From the Wikipedia entry for 'Afternoon Delight' (2x06):
Buster sees a plush seal in the skill crane, wearing a shirt that says "Good Luck". Buster then points to the seal and says, "That could be good for Army," implying that a seal with clothing will help him get out of the army, something that later happens in "Hand to God". The Narrator later says that Buster had "gotten hooked playing the skill crane," placing particular emphasis on the word "hooked", all the while the camera is zoomed in on Buster's hand that is operating the claw. The hand he's using is his left hand, which is the one he loses and for which he gets a prosthetic hook.
'Out on a Limb' (2x11):
Buster is on his way to the Army when he decides to finally go swimming in the ocean, where a loose seal bites off his hand, after he misinterprets a warning from a coastguard about a "loose seal" with a response about his not caring about Lucille.
'Hand to God' (2x12):
The next day, Buster returns from the hospital, fitted with a metal hook prosthetic, to find the family gathered in Lucille's penthouse under a banner which reads "Welcome Home, Buster!" (the "You're killing me, Buster" banner strategically covered up). Buster says, "Let's give me a big hand!" and everyone forces awkward laughter. Gob arrives at the party ignorant of Buster's accident, and is scared by Buster's hook. When Buster says his hand was bitten off by a seal wearing a yellow bow-tie, Tobias attributes that statement to the "playful mutterings of the shock victim" because a seal would never attack a human. "Unless, of course, it had acquired a taste for mammal blood." Flashback to Gob performing a magic show with a seal wearing a yellow bow-tie, when a cat jumps into the chest where the seal is hidden. Cut to another flashback in which Gob releases the seal into the ocean saying, "You're not going to be hand-fed anymore.
Of course, how in the world would you catch the foreshadowing on TV? You gotta ask: why are they dropping cryptic references to the 'loose seal' accident five episodes in advance?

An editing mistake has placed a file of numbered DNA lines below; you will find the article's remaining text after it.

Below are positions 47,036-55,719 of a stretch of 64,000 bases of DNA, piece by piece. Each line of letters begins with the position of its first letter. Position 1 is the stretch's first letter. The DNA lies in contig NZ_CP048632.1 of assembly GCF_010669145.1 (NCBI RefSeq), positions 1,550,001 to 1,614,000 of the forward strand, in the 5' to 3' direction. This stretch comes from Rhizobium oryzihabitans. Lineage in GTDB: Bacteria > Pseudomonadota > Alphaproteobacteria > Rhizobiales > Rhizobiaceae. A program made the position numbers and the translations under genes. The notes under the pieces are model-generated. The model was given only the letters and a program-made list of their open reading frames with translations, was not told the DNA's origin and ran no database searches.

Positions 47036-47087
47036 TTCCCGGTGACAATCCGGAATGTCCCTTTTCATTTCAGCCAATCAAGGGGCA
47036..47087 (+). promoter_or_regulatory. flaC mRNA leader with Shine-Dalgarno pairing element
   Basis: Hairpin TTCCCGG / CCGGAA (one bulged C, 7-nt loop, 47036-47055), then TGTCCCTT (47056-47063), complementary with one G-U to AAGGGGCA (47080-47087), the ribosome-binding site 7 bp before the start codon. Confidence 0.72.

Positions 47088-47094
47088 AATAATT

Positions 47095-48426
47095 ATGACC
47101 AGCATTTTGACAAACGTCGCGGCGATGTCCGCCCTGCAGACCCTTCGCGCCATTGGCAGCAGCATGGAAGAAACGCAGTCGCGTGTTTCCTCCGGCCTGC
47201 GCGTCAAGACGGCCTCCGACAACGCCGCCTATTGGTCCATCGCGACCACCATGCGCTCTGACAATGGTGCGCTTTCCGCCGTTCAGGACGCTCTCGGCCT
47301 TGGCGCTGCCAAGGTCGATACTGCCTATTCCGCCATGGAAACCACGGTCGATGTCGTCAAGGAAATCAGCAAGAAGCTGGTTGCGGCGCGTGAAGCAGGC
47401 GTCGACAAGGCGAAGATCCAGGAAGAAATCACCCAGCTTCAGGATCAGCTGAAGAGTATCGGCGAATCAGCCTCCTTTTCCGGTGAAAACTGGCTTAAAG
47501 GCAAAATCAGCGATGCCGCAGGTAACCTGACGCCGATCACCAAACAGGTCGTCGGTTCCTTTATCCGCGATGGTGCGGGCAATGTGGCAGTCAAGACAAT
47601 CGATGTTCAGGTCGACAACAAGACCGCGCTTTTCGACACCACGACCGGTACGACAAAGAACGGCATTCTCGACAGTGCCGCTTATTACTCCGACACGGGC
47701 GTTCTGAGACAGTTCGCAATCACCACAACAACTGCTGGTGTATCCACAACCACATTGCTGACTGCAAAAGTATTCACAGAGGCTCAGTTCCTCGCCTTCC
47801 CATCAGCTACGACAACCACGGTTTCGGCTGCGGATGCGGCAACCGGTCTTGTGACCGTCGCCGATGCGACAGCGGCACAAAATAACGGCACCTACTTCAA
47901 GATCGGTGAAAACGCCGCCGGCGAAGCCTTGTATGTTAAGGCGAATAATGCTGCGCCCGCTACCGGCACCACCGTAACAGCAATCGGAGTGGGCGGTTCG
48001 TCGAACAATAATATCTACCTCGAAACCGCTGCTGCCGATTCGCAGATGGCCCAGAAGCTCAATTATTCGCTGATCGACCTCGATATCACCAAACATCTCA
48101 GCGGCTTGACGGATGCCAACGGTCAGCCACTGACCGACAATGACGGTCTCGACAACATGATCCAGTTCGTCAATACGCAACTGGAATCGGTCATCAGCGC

Well. Because they can.
None of this loose seal/Lucille/claw/limb/hand stuff is actually funny the way, say, Tobias's analyst/therapist business card is. But it's a big part of the attraction of Arrested Development. The casting of Scott Baio as Henry Winkler's replacement (on a show produced by Ron Howard) has the same sort of intellectual appeal: there's a nerdy audacity to the writers building these levels of metatextual and self-referential humour into the show, and catching references is one of TV fans' main pastimes in this data-driven (rather than knowledge-driven) consumption age.
What made Arrested Development a great show, rather than an 'interesting' one, is that for all its allusiveness and dense self-reference (some might say self-regard?), it was a strong example of a classically-structured sitcom as well. The characters were set up as sitcom types, and the elders' performances - in the roles of George, Oscar, Lucille, Lucille II, Stan Sitwell, Barry Zuckerkorn, etc. - were in a familiar sitcom style, however beautifully performed. (Jeffrey Tambor, in particular, brought a startling humanity and pathos to his work as George/Oscar, quickly outgrowing the broad material he was given in the early series.)
The point here is only that Arrested Development, like Seinfeld and The Simpsons, was a well-executed example of a familiar comedy type as well as a formal advance for the sitcom. Seinfeld's circular plotting and moral chilliness, The Simpsons's visual density and deep self-referentiality, and Arrested Development's pomo involution and formal ingenuity would all be forgotten were it not for their familiar comic modes - Lampoon-style WASP magazine-minicomedy in the cartoon's case, Borscht Belt stage theatrics for the thoroughly Jewish live-action shows. Arrested Development is the end of a developmental line that includes both the two earlier sitcoms and (crucially) The X-Files (which was both a self-referential funhouse and a bit of a genre catalogue) - but also a healthy dose of The Golden Girls.
In other words, your grandparents couldn't have loved Arrested Development the way you do, ya hip 21st-century white kid - too much rides on form and style - but the jokes themselves are old, old, old.